In our previous blog, “Are obese workers protected from discrimination” , we confirmed the advocate general’s opinion in the case of Kaltoft v Municipality of Billund (case C-354/13) that while obese workers were not automatically covered by EU disability discrimination law, the worker may be considered to be disabled where he or she is “severely, extremely or morbidly obese”. 

The case has now gone before the Court of Justice of the European Union (“ECJ”), which agreed that there is no general principle of EU law that prohibits discrimination because of obesity, but that if the obesity amounts to a disability (and hinders the full participation of the individual in professional life on an equal basis with other workers), this may be protected under discrimination law. 

We discuss additional points made by the ECJ below.

Is there anything new to consider? 

As is usual, the ECJ followed the opinion of the advocate general which was delivered in July this year. It stated that there was no standalone protection for obese employees. However, the ECJ agreed that obesity may amount to a disability (and therefore be protected on that basis) where there is a: 

“limitation which results in particular from physical, mental or psychological impairments that in interaction with various barriers may hinder the full and effective participation of that person in professional life on an equal basis with other workers, and the limitation is a long-term one.”

The ECJ also echoed the advocate general’s point that the origin of the disability, or the contribution to it by the individual, was not relevant when determining whether a worker was protected.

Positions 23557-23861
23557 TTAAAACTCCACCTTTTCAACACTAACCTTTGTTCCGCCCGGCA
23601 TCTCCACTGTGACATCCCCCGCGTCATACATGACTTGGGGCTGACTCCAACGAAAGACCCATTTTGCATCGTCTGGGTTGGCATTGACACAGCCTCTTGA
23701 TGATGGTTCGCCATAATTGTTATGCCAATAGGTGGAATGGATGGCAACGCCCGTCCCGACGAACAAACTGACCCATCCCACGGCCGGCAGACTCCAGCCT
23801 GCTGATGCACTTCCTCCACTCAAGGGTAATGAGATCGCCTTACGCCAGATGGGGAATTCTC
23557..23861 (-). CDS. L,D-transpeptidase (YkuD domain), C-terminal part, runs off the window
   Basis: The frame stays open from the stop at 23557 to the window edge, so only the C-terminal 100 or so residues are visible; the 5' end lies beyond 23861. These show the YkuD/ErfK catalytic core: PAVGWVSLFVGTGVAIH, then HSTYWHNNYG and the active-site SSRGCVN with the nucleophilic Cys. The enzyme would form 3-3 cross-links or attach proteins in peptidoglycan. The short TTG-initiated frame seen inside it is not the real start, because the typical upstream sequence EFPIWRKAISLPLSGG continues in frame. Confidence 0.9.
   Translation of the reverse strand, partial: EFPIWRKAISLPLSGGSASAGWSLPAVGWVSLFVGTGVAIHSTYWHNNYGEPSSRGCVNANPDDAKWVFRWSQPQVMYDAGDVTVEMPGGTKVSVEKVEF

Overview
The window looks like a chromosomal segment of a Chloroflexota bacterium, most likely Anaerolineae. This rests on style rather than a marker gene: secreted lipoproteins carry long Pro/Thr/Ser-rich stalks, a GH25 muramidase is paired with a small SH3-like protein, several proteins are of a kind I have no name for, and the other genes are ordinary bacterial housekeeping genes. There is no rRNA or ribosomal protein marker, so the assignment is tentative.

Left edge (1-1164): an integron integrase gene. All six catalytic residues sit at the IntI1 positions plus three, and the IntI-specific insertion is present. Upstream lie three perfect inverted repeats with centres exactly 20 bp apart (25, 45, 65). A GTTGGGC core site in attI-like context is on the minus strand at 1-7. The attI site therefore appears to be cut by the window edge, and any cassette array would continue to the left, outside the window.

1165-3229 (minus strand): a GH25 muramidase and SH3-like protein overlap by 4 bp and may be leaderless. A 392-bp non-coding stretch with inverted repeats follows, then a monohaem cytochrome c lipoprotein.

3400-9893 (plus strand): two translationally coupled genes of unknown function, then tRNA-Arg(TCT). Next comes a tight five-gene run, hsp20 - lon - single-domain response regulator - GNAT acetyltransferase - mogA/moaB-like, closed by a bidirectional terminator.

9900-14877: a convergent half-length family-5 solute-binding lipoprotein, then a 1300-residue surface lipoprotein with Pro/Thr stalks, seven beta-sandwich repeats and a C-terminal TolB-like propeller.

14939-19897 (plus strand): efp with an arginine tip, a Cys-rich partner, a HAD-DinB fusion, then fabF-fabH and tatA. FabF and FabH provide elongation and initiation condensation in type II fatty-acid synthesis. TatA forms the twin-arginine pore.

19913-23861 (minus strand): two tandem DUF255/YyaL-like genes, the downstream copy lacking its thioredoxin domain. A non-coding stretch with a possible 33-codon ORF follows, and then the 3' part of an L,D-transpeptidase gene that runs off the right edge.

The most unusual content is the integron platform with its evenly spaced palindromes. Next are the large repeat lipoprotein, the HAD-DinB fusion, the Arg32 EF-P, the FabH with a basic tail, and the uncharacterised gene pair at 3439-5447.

What does this mean?

When considering whether an obese employee or worker is entitled to any protection under discrimination law, Employment Tribunals will need to consider whether the obesity amounts to a disability in the particular individual’s case. 

Practical points

As with many ill-health issues, the effect on each individual will be unique, and a separate assessment will be needed to determine whether an individual is disabled. However, employers would be wise to consider making reasonable adjustments where an employee is morbidly obese.
For example:

  • Providing particular equipment to work, e.g., a special desk or chair for an office worker
  • Considering whether there are duties that the employee may find particularly challenging because he or she requires a long period of time standing or walking
  • Considering requests for reduced hours or alternative working where the employee suffers from particular fatigue or other physical symptoms which make it difficult to work core hours

Mr Kaltoft raised that as an obese person, he may face barriers to the employment market on the basis of his physical appearance. While this was not directly considered by the advocate general, it is worth being aware that an applicant who is not selected on the basis of obesity may have a discrimination claim. Office “banter” relating to an obese person’s physical appearance may also lead to harassment claims. Managers should be made aware of these sensitivities in equal opportunities training.